Galliano, Westboro Baptists, and the question of free speech

Despite the protestations of Albert Sydner, the father of a young soldier killed in Iraq, the American Supreme Court has ruled in favour of the Westboro Baptist’s right to picket military funerals. The religious group has demonstrated at 200 funerals, sporting events, and concerts, claiming that the wars in Iraq and Afghanistan are god’s way of punishing America for tolerating homosexuality. Their protests are quiet. There is no personal abuse, no threats of force either, and they operate 1,000 feet from the church in which the funeral takes place, under police supervision. They merely hold signs with offensive messages such as “God Hates You” and “God Hates Fags”. No matter how morally outrageous these messages are, the Court has been clear that the picketing is protected by the First Amendment and, therefore, should be allowed. Samuel Alito was the only judge who dissented in the Supreme Court decision. He argued that a commitment to free speech does not license verbal assault. I found myself sharing Alito’s intuitions and that, considering his conservative and libertarian views, put me in an uncomfortable position. So, I asked myself, why do I oppose the Court’s decision? Another piece of news helped me to think through this issue. While the Westboro Baptists were celebrating the verdict, John Galliano was fired for declaring his admiration for Hitler and he will now be prosecuted. These two cases can be compared in several respects, but I will point to two.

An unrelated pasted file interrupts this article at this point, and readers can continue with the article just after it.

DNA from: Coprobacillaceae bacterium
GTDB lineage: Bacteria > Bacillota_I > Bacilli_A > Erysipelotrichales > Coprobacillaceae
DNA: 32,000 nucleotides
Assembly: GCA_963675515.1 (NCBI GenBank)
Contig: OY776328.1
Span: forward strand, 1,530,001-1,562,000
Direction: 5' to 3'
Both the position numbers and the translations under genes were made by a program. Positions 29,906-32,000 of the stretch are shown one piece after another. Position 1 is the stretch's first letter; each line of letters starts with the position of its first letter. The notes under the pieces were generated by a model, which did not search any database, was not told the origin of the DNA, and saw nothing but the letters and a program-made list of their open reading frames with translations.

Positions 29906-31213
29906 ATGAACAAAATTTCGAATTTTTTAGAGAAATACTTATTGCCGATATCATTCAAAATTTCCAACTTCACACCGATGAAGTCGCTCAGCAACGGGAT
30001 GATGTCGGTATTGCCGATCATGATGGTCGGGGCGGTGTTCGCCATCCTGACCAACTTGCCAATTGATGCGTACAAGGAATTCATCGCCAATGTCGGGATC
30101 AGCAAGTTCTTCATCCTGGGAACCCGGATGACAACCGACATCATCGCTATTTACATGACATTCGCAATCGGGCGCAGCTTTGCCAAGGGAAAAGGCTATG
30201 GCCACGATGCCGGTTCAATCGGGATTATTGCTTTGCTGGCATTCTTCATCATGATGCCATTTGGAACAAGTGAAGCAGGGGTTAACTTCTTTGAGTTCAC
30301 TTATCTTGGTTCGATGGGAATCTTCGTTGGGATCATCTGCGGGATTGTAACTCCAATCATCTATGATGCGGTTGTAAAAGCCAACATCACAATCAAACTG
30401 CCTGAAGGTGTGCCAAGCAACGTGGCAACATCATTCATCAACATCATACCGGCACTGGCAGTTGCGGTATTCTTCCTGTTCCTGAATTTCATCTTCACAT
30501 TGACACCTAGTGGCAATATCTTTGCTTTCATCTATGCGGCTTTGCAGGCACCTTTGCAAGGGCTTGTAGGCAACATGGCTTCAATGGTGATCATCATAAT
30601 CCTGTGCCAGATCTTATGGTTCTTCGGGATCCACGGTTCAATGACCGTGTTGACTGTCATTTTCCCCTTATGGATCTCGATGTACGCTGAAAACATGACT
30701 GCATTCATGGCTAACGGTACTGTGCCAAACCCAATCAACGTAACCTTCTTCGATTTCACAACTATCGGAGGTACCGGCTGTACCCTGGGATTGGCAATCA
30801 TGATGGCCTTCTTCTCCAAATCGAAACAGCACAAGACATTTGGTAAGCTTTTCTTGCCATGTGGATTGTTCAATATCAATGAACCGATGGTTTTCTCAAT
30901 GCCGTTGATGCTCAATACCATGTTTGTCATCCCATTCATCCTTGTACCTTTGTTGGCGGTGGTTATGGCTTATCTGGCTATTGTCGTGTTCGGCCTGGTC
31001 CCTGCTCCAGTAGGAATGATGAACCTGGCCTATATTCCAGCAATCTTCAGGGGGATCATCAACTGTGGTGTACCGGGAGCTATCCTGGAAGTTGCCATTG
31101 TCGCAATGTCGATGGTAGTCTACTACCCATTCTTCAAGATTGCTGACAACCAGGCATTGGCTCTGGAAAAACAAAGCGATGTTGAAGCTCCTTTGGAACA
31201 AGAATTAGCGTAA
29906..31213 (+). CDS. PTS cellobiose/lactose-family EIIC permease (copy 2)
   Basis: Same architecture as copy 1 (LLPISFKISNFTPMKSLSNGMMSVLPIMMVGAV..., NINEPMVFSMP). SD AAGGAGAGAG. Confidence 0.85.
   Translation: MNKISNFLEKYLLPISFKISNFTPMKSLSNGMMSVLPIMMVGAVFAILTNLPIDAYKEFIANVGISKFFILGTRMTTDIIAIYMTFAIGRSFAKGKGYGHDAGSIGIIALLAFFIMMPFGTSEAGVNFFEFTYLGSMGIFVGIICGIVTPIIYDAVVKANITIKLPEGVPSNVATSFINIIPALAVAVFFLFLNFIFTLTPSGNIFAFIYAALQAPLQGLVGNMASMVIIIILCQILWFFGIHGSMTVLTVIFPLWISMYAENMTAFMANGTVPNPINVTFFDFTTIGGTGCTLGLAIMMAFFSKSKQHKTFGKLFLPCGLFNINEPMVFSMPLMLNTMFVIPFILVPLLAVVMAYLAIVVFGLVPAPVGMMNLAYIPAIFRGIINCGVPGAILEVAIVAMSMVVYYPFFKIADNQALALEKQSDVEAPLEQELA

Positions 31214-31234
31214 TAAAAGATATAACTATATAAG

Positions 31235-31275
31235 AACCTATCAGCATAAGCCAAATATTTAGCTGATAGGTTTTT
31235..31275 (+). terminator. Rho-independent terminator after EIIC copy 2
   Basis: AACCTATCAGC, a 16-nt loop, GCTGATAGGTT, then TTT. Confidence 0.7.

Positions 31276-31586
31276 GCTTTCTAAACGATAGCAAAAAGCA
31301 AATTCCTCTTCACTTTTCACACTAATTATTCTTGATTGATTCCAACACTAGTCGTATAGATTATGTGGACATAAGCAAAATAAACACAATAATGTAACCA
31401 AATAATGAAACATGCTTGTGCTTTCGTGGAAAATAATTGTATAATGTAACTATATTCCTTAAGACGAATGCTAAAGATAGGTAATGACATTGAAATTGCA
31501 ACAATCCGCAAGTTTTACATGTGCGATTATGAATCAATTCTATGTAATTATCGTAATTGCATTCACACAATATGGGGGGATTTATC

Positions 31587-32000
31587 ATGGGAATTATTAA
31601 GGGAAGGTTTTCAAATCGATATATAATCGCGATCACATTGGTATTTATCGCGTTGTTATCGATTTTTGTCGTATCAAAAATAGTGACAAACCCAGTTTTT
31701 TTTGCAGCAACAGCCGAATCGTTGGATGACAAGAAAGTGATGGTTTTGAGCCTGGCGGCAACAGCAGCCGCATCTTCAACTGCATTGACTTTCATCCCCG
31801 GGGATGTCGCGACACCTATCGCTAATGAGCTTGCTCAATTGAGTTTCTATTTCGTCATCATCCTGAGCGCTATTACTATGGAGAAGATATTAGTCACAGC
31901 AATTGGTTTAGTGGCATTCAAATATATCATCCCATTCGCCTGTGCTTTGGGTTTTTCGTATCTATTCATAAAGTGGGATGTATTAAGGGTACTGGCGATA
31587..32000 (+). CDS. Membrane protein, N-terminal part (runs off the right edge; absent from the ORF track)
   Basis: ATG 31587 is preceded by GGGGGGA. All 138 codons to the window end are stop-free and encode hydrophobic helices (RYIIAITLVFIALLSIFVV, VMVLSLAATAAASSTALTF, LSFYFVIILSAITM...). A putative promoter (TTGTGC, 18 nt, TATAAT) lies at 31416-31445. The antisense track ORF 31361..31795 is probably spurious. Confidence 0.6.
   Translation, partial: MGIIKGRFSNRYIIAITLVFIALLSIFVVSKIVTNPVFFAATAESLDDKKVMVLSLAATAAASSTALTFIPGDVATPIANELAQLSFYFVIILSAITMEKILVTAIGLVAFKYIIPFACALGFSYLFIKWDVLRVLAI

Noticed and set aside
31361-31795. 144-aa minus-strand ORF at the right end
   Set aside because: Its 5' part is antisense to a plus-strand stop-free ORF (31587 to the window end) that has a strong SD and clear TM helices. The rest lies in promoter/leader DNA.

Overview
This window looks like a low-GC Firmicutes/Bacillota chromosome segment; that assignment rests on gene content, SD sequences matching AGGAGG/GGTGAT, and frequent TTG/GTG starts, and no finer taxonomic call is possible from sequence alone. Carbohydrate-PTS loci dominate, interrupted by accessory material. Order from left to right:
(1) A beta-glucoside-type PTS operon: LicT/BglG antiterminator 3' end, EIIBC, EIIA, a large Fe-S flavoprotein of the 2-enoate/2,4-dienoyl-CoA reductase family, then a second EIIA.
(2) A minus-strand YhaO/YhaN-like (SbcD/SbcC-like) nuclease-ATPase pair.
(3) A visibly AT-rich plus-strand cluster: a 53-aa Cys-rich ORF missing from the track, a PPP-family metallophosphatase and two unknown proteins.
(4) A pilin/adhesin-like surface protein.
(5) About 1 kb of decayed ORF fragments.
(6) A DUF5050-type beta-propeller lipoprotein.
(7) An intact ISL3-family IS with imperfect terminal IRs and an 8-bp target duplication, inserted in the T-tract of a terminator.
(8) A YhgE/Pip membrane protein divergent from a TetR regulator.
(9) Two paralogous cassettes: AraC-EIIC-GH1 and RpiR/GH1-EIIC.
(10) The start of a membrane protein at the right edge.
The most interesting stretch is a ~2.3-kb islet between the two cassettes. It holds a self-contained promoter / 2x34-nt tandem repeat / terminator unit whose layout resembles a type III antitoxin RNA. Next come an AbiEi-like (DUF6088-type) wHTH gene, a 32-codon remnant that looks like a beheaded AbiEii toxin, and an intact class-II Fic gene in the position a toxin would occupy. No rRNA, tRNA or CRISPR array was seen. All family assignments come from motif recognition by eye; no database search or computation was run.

One of the things emphasized in the Court’s decision is that “inflicting great pain” does not justify punishing the speaker. Many people may believe that Snyder’s suffering should be taken into consideration, and will, therefore, find the Court’s reasoning obnoxious. I think the Court is right. Subjective attitudes and emotional reactions alone cannot be used to limit our rights. Individuals get upset about all sorts of things and our rights must be able to withstand these assaults, otherwise they will be too weak.

There might, however, be something else going on in both cases. The targets of the Westboro Baptists and Galliano, namely, homosexuals and Jews, are groups that are especially vulnerable because they suffered from discrimination and genocide in the past. If hateful speech against these groups is left unpunished, another wrong will be added to the injustice that we have already committed against them. By condemning these statements we are also condemning past injustice. Our reaction is not so much related to the emotions these hateful statements trigger as much as it is a product of judgments that we, as a community, hold and want to express. This implies two things. First, we should punish certain kinds of speech even if no single member of these vulnerable groups claims to be offended. Second, the same line of reasoning could not justify punishing speech that is harmful but is not directed to an especially vulnerable group. Words might wound taxi drivers, school teachers or bald people but they are not the victims of any historical injustice.